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Google, SEO & HTTP status codes

Posted by Brandt Dainow on July 17th, 2012 at 9:37 am

What's your process for removing pages from your website?

These days site reliability has much more impact on search listings in Google than it used to.  My own observations suggest the Penduin update added much more emphasis on assessing site reliability than we realised at the time.  Sites with less than perfect reliability are seeing listings which have remained solid for years suddenly dropping.

If you look at the Google Webmaster Tools, you can see the list of errors it complains about.  These include the HTTP status code 404 (file not found).

So the issue is - when a page is removed from your website, what happens?

Most CMS systems will update site links so the page is no longer linked to.  Google (and Bing) XML sitemaps will probably be updated.  The website sitemap page will probably be updated.  Your site does all this automatically - right?

But this still leaves Google with a listing for that page.  Sooner or later, it will ask for it again.  What happens then?

On many sites, Google will get a 404 error.  This is BAD.  Boo to 404!  :-(

A 404 status code merely says "I can't find it."  It could indicate a minor malfunction, or that the page is just damaged, soon to be restored, or that the page is gone for good.  Google has no way of knowing.  So it has to come back later and try again.  If it keeps getting 404, does this indicate the page is gone for good (and why are you wasting Google's time) or does it indicate you've got a second-rate website which doesn't work properly?  Obviously you don't want Google removing a listing the instant it gets a 404, that's terrible punishment for what may be a temporary glitch.  So poor old Google has to keep hammering the site, asking for the same page, until it finally gives up.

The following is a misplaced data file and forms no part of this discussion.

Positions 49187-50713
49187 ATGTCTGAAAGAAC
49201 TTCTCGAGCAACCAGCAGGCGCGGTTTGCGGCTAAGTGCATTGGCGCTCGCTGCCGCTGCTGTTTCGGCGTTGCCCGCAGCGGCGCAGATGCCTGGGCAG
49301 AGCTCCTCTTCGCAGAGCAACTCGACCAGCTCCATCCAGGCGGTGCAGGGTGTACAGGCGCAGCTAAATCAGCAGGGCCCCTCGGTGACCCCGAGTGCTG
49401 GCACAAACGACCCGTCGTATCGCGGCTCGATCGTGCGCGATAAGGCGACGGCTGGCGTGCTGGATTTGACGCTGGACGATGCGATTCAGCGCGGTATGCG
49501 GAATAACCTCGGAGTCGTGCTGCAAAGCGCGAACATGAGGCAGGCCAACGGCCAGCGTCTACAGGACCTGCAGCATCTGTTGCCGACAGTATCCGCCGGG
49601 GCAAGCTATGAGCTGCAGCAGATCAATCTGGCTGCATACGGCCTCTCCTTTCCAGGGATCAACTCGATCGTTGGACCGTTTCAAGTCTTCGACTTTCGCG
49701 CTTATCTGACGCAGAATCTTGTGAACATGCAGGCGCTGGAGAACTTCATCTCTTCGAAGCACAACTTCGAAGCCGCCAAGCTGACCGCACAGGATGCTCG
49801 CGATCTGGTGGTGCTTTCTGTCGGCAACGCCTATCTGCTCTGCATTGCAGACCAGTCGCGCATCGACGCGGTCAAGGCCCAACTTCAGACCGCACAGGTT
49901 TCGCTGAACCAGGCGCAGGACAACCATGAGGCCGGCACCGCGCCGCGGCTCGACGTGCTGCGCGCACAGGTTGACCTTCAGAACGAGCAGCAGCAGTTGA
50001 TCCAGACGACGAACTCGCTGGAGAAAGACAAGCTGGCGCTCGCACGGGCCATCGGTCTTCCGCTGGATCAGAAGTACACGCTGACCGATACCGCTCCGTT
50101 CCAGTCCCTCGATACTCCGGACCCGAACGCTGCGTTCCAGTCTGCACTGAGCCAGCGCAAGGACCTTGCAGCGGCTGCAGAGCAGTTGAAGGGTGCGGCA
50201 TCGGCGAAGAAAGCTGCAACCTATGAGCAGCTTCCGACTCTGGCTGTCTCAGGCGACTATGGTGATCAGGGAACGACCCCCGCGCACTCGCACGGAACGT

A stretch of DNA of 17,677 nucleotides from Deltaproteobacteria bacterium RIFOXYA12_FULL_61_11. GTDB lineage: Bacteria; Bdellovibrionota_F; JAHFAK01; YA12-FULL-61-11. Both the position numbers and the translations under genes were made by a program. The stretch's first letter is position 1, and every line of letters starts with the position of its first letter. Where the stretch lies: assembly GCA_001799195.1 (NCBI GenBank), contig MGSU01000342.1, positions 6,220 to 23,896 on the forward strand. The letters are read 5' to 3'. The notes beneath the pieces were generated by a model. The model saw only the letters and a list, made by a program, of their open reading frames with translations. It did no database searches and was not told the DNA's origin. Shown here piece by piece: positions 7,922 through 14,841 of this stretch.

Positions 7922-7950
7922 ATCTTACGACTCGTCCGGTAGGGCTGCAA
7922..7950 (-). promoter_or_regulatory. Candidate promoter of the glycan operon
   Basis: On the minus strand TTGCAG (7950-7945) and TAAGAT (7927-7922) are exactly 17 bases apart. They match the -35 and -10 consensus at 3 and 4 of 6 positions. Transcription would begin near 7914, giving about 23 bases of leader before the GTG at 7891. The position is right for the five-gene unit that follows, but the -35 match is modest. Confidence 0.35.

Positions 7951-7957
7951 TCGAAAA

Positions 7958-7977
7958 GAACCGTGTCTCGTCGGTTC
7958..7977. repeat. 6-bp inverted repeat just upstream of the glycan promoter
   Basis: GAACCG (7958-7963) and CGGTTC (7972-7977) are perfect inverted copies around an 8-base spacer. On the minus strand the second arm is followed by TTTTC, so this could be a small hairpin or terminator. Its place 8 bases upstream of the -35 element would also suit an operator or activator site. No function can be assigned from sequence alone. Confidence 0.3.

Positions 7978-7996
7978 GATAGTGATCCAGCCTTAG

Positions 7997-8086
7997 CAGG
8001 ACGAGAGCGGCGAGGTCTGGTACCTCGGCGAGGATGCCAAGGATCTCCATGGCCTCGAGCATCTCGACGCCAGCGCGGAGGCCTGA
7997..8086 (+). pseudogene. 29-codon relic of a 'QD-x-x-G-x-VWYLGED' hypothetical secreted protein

THERE IS A BETTER WAY

This is sloppy server configuration.  We have had a better way of doing things for 20 years.  You need to use the HTTP status code system properly:

  1. If the page has moved to a new location, put a 301 (permanent redirect) in place.  This tells Google to replace the old URL with the new one.  You can also do this if the page is gone, but equivalent copy exists somewhere else in the site.
  2. If the page is gone and there is no replacement, put a 410 (permanently removed) in place.  This tells Google to remove the URL and never ask for it again.

Google likes both these methods, and will reward your site for it.  Besides, it's just doing things properly, as the web was intended to be done.

Don't move or remove a page from your site without setting the correct status code.  Sites that fail in this respect will see their search listings suffer.  Don't let that be you.  Know your HTTP status code policies, and ensure you use status codes properly. :-)

The full list of HTTP status codes is at http://www.w3.org/Protocols/rfc2616/rfc2616-sec10.html

Here's a basic video from Google on errors it may report in Webmaster Tools.  http://www.youtube.com/watch?v=tH1gQoCd05g&feature=plcp

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